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Preschool        < Previous        Next >



Head Start: Why It Doesn't Work


Q. Isn't Head Start a really good preschool program for poor kids?


Unfortunately, no. It often costs $10,000 per child per year, but its benefits vanish or wash out by the time the child enters second or third grade, research shows.


Evidence shows that the billions we've spent on Head Start, the preschool program for disadvantaged children, doesn't help bridge the school achievement gap between them and middle-class kids. It also doesn't reduce future dropout and crime rates to any degree. But it's not because the socioeconomic problems of these kids are so difficult, nothing would work. It's because Head Start doesn't stick to preparing the children for academic success. Instead, it veers off into social engineering to a large extent.


Educators often use poor children's meager home circumstances as an excuse for the achievement gap. But the truth is, there is less poverty today than in generations past, more home ownership, more employment and more parental educational attainment. While there are also more broken families and more drug use today, both key factors, the focus should be squarely on the Head Start philosophy and methods, not blaming the children and families it's supposed to be helping.


We've known for decades that Head Start does not, as promised, raise IQ and does not, as designed, improve children's readiness for reading and math instruction once they start school. It stings, since the average cost of a year in Head Start exceeds the average cost per pupil in a K-12 public school.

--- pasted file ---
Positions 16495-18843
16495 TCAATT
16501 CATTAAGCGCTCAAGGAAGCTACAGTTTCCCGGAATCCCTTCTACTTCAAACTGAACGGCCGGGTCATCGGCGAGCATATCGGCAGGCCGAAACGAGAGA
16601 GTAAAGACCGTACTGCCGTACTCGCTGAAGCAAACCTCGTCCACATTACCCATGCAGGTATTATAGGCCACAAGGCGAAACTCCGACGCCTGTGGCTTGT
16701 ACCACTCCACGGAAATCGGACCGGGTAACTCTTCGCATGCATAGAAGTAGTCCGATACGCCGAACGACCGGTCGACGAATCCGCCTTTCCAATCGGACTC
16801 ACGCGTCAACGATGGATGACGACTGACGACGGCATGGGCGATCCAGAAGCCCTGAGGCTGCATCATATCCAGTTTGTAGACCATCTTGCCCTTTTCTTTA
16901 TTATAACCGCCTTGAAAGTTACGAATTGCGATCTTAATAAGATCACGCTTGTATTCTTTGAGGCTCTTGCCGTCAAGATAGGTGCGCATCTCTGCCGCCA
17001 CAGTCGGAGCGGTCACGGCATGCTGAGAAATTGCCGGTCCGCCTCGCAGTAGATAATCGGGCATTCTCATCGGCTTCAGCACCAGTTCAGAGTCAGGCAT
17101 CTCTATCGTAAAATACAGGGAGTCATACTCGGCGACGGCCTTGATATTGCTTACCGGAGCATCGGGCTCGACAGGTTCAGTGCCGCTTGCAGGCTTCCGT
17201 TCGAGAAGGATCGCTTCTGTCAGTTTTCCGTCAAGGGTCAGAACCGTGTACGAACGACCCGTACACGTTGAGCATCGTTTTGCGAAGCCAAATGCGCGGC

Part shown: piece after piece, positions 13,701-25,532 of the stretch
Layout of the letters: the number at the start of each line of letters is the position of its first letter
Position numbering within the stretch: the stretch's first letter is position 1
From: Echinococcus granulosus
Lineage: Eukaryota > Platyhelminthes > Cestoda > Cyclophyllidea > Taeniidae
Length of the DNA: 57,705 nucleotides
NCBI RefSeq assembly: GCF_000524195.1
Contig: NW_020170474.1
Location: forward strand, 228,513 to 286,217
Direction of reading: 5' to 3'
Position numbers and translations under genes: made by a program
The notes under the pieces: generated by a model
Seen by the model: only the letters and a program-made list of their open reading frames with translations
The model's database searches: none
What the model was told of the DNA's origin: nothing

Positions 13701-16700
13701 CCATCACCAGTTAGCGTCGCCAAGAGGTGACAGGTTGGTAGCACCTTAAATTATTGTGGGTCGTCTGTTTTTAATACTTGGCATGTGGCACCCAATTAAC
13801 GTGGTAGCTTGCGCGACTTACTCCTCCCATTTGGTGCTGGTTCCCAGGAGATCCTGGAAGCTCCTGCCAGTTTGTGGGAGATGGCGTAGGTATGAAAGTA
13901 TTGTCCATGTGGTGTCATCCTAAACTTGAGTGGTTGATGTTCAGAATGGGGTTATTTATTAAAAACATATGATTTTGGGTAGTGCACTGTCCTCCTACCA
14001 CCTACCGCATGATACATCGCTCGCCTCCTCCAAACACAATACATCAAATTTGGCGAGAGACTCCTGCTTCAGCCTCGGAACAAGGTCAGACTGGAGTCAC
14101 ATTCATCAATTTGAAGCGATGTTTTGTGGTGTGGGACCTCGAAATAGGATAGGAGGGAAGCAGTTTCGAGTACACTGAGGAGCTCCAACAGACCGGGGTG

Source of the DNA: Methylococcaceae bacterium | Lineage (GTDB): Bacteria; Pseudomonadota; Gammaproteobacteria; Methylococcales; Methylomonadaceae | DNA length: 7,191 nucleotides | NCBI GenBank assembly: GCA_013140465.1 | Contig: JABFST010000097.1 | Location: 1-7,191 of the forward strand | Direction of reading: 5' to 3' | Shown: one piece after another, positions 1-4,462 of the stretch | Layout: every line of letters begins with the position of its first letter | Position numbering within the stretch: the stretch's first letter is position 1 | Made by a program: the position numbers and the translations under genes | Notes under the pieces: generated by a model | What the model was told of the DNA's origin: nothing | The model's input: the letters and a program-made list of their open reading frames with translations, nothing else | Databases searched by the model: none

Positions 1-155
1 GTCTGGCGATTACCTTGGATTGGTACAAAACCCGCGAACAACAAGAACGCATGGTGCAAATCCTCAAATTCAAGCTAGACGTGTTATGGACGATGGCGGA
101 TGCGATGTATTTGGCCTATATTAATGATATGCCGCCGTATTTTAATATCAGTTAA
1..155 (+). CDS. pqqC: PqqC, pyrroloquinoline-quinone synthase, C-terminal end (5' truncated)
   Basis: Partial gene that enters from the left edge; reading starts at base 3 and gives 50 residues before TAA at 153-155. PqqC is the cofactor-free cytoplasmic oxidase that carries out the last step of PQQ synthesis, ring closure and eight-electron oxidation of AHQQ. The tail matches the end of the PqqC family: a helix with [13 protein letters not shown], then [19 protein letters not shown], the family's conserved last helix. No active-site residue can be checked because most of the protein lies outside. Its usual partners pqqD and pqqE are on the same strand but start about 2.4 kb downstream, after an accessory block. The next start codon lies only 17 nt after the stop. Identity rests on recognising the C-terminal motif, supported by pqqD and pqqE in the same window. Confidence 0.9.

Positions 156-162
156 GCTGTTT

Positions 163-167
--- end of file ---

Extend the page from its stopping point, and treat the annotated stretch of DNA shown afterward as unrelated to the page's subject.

The reason: Head Start all over the land has wandered into social engineering programs such as "Anti-Bias Curriculum" and radical environmentalism instead of sticking to the fundamentals of instilling the skills of literacy and numeracy.


It's also because there is no accountability - no measurement of what the children learn while in Head Start. That's because there is no standard curriculum nationwide - not that anyone wants nationalization of the sandbox set. But the range of quality is vast, and because Head Starts get their money and direction straight from the federal government, there is no local control or balance of power. Simple testing requirements would go a long way: "Do you read words from left to right, or from right to left?" and "How many blocks are on the rug? If I take one away, how many are left?"


The other reason Head Start has failed is that the program is rooted in President Lyndon Johnson's "War on Poverty" philosophy from the 1960s, where the disadvantaged are equipped to help themselves. Head Start uses parents as employees and volunteers, but spends so much time training them to provide emotional stability in the home, nutritious meals and how to access social services that academics fall by the wayside.


Head Start's role model should be Abraham Lincoln: an impoverished, neglected child of a single father who focused on academics, not his socioeconomic woes. He put effort, not expense, into building himself into one of the greatest thinkers of world history. His equipment? Some chalk, a slate, and a few borrowed books . . . more powerful than a boatload of expensive government social services.


Homework: Here's a book that retails for $15, and maybe cheaper online or used. It would go a long way toward fulfilling what a $10,000 year in Head Start might do for a child: Reclaiming Childhood: Letting Children Be Children in Our Achievement-Oriented Society by William Crain.


By Susan Darst Williams Preschool 07 2008


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